Are Correlations Between Currencies and Precious Metals Returning to Normalcy?

By Przemyslaw Radomski, CFA  FEB 26, 2013 1:30 PM

Currency market implications appear quite bullish for the precious metals sector in the weeks ahead. Here's why.

 


We have been witnessing the abnormal situation in the intermarket correlations for quite some time now, i.e. positive correlation between dollar and gold and silver (or virtually no correlation at all), and negative one between the general stock market and precious metals sector. Such a setup is not the best from the precious metals perspective, as the overall medium-term outlook is bullish for stocks and bearish for the dollar. But last week seems to have brought some important changes to the structure of correlations. Before we analyze them, let’s see what happened in the currency market last week – we’ll focus on the USD Index (charts courtesy of http://stockcharts.com).

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On the very long-term chart we see a move above the declining long-term resistance line which normally would be a big deal. However, in the middle of last year when this happened, it was followed by an invalidation of the breakout and a subsequent decline. I expect to see the same thing here once again. Keep in mind that we have not seen a weekly close above this resistance line and really need to see several before stating that the breakout is truly confirmed.

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Let us see how the medium-term perspective looks like.
 

 
I am including this chart in today’s article so that I could make some points about the head-and-shoulders pattern. We see that it is no longer perfectly symmetrical, but this does not invalidate the pattern. It could still be the case that a double right shoulder is forming. If the index declines below the 79 level, the pattern and the outlook will once again be just as bearish as if the breakdown took place last month.
 
Finally, let us take a looka at the short-term picture.
 

 
In the short-term USD Index chart, we see the index right at its cyclical turning point. The sharp rally this month brought the index to its November 2012 high and the last part of this rally severely exacerbated the decline of gold.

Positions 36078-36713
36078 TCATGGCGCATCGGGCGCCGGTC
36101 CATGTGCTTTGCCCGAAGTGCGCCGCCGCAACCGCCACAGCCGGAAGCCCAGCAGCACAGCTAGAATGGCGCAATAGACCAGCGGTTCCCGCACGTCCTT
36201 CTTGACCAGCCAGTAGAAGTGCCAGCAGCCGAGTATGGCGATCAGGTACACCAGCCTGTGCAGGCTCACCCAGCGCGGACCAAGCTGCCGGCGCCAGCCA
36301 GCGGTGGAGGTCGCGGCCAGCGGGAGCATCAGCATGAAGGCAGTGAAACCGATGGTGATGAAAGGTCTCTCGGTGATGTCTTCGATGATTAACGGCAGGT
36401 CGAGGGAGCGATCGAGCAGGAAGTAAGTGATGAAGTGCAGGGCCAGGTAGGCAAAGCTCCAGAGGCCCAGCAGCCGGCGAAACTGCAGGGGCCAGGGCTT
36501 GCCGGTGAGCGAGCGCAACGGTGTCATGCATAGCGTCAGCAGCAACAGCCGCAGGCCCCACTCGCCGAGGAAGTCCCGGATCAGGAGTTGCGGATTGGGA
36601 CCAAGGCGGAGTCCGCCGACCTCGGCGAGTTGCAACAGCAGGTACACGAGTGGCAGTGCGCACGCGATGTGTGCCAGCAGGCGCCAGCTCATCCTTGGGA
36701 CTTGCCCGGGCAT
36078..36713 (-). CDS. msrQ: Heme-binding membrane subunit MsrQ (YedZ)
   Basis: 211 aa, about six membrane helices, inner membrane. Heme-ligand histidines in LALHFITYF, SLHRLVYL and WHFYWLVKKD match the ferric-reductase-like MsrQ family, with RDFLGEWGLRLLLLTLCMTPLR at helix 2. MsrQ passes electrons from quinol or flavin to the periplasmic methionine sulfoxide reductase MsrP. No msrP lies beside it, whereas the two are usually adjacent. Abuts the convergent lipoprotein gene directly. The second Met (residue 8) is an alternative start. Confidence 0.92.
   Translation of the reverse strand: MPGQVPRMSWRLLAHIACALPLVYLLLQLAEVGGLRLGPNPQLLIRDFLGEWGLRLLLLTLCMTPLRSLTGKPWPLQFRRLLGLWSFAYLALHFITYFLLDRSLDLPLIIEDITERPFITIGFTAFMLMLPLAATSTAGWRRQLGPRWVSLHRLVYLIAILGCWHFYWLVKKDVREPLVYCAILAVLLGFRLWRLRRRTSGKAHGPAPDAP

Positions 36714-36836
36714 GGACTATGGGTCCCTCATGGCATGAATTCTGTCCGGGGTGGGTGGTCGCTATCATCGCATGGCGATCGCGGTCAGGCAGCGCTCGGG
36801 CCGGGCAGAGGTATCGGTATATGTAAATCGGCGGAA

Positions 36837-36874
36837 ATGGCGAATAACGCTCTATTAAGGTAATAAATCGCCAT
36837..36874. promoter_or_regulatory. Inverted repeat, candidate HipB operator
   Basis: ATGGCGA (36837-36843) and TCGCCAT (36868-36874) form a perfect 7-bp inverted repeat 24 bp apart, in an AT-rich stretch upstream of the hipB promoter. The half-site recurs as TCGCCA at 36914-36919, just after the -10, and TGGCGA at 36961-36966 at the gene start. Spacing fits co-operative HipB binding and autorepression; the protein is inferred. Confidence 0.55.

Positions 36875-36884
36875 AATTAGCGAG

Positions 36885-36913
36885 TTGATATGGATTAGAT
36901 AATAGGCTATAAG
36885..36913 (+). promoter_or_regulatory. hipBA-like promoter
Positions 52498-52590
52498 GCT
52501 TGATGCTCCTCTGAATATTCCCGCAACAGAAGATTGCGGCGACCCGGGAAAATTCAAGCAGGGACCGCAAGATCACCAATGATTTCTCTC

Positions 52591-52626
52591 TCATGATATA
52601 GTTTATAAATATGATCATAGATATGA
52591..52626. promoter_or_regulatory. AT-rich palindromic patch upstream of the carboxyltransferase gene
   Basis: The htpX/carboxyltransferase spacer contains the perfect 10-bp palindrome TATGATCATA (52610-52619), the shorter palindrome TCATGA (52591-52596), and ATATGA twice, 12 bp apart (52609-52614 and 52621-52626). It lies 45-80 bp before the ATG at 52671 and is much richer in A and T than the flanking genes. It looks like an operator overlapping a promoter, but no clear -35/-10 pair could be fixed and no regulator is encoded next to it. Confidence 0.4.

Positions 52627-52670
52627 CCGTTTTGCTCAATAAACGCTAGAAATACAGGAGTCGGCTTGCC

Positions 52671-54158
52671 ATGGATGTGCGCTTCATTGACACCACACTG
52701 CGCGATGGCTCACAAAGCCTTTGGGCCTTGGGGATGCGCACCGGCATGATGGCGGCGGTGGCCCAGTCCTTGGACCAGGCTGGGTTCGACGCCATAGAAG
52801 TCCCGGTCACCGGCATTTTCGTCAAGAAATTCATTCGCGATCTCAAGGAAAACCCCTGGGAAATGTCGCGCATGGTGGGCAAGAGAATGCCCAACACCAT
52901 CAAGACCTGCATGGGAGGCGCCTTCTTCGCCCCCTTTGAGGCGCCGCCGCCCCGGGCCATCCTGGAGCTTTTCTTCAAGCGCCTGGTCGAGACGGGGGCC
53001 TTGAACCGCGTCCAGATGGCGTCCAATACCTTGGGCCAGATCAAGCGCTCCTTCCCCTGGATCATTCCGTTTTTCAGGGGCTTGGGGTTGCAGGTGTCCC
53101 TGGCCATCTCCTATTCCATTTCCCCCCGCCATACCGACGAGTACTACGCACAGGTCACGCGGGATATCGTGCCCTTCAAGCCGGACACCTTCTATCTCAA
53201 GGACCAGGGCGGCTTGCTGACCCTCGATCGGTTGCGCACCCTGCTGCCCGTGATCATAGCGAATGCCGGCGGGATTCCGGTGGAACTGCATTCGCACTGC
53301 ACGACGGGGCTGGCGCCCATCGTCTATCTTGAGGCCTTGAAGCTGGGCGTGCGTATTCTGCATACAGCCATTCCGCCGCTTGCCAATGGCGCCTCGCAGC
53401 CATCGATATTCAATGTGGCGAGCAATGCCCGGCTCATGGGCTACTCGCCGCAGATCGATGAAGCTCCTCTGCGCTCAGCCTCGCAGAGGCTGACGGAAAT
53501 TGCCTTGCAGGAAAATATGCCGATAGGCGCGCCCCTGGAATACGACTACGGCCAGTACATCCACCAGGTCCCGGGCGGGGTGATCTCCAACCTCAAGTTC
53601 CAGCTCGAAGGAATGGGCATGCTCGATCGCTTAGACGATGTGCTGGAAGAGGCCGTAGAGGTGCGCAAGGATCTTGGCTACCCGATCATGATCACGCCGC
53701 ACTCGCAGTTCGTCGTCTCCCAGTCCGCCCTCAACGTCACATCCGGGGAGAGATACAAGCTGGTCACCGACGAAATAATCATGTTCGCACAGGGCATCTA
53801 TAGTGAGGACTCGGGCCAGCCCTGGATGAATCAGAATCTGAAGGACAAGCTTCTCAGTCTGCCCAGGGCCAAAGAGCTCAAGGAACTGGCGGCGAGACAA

(More from Minyanville: Gold Is Declining, and the 'Buying Stampede' Is Continuing)
 
With the index at its November 2012 high, at a cyclical turning point, and with RSI levels above 70, a decline here is quite likely very soon if not immediately.
 
Let us take a look at gold and silver correlations to see how such a decline in the US dollar could translate into precious metals prices.
 

 
The Correlation Matrix is a tool that my firm has developed to analyze the impact of the currency markets and the general stock market upon the precious metals sector (namely: gold & silver correlations). We continue to see some return to normalcy between the precious metals and the USD Index. Unfortunately the reason is that precious metals declined as the USD Index rallied. Of course, this must be considered a better scenario than if the metals had declined in price for no apparent reason. The indications are that when the USD Index reverses, the precious metals will do the same. With the USD Index at a cyclical turning point therefore, we could very well see higher prices for precious metals and mining stocks in the coming weeks.
 
I have mentioned the importance of cyclical turning points in the analysis of the currency markets and I would like to address one of my reader's questions regarding that matter, as this technique seems to raise doubts.
 
Question: I was wondering if sometimes cyclical turning points just don't happen at all. For example, we've been waiting for a cyclical turning point in the USD but it just hasn't happened. And it now seems to be forming a right shoulder of a head-and-shoulders pattern. Is there a variable or certain rule about cyclical turning points that I don't know about?
 
Yes, sometimes cyclical turning points just don't happen -- just like any technical tool. Good tools work most of the time and excellent tools can be expected to work 80% of the time or so (and it can be the case that something doesn't work a few times in a row only to then work 20 times in a row). Expecting anything more than 80% is not really realistic and thus cyclical turning points also have to not happen at times. It still seems that they will work this time, though.
 
Summing up, the outlook remains bearish for the dollar. The implications from the currency markets appear quite bullish for the precious metals sector in the weeks ahead.

For the full version of this essay and more, visit Sunshine Profits' website.

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